FOLEY – A former convenience store site on U.S. 98 could become a key element in plans to develop the western section of U.S. 98 in Foley.
The city is sending out requests for proposals, or RFPs, on a public-private partnership to develop the lot on the southeast corner of West Laurel Avenue and Pine Street.
Wayne Dyess, city executive director of infrastructure and development, said the plan should extend downtown improvements to the west.
“We think it’s a good place to start with some revitalization on that side of town,” Dyess said. “Quite frankly, we’ve had a lot of interest in this. People who have heard about this have talked to us.”
He said city plans call for the building to fit into the Foley Historic District, which is just to the east of the property.
“The whole thought is taking a corner that’s been vacant with nothing on it and turning it into something that’s kind of an iconic building coming into downtown from the west and also producing property that fits in and also provides income and provides a sense of security because we’ll have more people in the area as well,” Dyess said.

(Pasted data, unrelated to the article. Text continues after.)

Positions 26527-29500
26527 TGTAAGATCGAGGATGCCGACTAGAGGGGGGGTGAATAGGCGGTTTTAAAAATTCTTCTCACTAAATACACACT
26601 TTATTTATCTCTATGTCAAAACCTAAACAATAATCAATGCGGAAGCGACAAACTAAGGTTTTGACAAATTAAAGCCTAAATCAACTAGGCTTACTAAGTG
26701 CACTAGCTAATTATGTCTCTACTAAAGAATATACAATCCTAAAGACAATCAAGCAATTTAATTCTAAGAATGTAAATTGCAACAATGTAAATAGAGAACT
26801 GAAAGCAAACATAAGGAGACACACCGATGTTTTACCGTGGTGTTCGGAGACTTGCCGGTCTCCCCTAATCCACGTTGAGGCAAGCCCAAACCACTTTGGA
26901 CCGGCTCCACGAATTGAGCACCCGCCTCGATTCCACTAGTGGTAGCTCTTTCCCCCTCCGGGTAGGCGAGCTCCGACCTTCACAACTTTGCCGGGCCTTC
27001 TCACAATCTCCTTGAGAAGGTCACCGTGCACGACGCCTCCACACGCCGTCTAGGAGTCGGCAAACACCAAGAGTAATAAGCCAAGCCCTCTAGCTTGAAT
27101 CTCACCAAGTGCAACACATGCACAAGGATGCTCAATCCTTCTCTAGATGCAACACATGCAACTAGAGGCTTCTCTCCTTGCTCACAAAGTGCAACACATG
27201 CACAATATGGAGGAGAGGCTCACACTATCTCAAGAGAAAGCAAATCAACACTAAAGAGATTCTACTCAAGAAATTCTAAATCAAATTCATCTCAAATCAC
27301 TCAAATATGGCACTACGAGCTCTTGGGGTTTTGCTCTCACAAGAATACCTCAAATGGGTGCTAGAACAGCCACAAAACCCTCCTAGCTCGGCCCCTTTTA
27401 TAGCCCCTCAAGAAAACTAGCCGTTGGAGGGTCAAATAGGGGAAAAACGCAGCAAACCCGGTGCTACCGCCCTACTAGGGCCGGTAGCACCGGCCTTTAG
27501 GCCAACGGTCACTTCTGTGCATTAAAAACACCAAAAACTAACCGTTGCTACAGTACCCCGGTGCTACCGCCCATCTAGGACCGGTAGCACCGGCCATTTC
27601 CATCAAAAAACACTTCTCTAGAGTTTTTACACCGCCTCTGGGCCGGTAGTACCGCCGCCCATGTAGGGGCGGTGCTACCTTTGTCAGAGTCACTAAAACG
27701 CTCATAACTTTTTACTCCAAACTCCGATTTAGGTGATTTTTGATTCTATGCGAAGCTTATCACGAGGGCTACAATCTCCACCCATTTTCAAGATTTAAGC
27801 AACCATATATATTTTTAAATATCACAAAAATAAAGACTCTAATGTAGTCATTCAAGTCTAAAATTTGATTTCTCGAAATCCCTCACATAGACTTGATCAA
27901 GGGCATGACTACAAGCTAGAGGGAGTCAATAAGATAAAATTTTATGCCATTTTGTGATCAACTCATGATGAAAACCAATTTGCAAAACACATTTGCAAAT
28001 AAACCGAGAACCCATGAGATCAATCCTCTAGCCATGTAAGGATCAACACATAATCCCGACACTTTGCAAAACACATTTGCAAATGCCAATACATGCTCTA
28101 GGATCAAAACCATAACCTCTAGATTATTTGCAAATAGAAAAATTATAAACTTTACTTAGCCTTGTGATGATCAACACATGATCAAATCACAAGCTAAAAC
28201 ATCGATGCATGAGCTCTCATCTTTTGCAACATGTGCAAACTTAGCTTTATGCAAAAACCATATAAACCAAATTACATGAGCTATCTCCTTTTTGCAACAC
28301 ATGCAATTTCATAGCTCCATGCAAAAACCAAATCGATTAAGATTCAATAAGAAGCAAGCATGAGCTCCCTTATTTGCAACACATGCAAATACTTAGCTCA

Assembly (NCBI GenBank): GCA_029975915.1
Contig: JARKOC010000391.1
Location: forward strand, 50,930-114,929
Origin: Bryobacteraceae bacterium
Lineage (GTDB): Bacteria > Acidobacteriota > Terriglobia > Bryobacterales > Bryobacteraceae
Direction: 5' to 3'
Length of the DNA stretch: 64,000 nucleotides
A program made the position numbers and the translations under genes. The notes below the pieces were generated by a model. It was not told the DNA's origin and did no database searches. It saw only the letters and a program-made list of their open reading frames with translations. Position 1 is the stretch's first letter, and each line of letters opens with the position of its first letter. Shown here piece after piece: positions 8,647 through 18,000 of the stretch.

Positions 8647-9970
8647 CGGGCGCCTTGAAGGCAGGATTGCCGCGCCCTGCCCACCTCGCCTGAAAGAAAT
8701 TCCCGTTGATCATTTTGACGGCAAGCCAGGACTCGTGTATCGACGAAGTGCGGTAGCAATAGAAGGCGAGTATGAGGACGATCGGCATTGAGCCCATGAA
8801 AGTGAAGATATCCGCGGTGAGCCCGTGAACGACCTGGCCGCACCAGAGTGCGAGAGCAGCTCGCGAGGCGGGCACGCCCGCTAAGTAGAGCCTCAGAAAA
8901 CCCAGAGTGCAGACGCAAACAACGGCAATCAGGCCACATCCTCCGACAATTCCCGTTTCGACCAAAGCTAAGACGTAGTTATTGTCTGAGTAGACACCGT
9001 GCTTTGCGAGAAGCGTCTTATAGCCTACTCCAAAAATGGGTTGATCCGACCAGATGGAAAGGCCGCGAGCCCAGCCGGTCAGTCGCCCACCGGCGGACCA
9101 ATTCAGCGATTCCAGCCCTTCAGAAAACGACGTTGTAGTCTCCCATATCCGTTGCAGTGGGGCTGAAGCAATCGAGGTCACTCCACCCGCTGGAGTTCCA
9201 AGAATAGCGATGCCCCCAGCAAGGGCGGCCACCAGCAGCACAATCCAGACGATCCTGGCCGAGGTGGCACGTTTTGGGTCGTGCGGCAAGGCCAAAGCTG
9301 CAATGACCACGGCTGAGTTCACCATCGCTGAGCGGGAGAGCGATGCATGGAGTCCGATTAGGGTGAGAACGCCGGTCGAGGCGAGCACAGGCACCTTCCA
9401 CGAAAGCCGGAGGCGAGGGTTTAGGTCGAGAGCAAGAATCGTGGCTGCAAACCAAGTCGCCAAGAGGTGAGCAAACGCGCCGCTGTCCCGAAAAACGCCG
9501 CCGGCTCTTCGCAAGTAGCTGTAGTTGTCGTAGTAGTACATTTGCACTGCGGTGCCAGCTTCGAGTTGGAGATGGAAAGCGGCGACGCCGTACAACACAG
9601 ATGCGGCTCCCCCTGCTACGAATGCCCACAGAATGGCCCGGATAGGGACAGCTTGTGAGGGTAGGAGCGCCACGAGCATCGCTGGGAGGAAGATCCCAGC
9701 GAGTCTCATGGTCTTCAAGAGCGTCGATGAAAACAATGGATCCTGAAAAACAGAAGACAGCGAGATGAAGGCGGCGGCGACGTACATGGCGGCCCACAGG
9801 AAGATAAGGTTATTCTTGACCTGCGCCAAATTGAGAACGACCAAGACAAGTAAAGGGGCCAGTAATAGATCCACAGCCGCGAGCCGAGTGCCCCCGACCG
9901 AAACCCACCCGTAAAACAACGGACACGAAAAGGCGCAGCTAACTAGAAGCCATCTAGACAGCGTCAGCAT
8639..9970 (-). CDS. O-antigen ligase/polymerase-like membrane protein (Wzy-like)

The site is also across U.S. 98 from the city’s Pine Street Park, which opened in January. Dyess said having the building overlooking the site would provide additional security for the park. He said the proposal also calls for the new building to include public restrooms.
Dyess said one possible use for the property would be a mix of retail and residential development.
“The key thing is that we get a great project, but also one that fits in with downtown and blends with the current architecture and vernacular of the downtown area at the same time having new development, some fresh income-producing property there and also generating some foot traffic is important was well,” Dyess said.
Mayor Ralph Hellmich said developing the site as a public-private partnership near the Foley Main Street District will be good for business and for the community.
“I think this is our western boundary of our Main Street and downtown,” Hellmich said. “Getting a viable business there overlooking our park with public bathrooms that would help us on that side of downtown I think would be really good to help that area and it might jumpstart some new businesses in the area.”
Under the proposal, developers would submit drafts of plans to Foley, Mike Thompson, city administrator, said. City officials would pick about three drafts and provide funding to allow developers to create more detailed plans.
The City Council would pick the best plan for the city. That developer could buy the property at a price that would cover the cost of the money paid to draw up the detailed plans, Thompson said.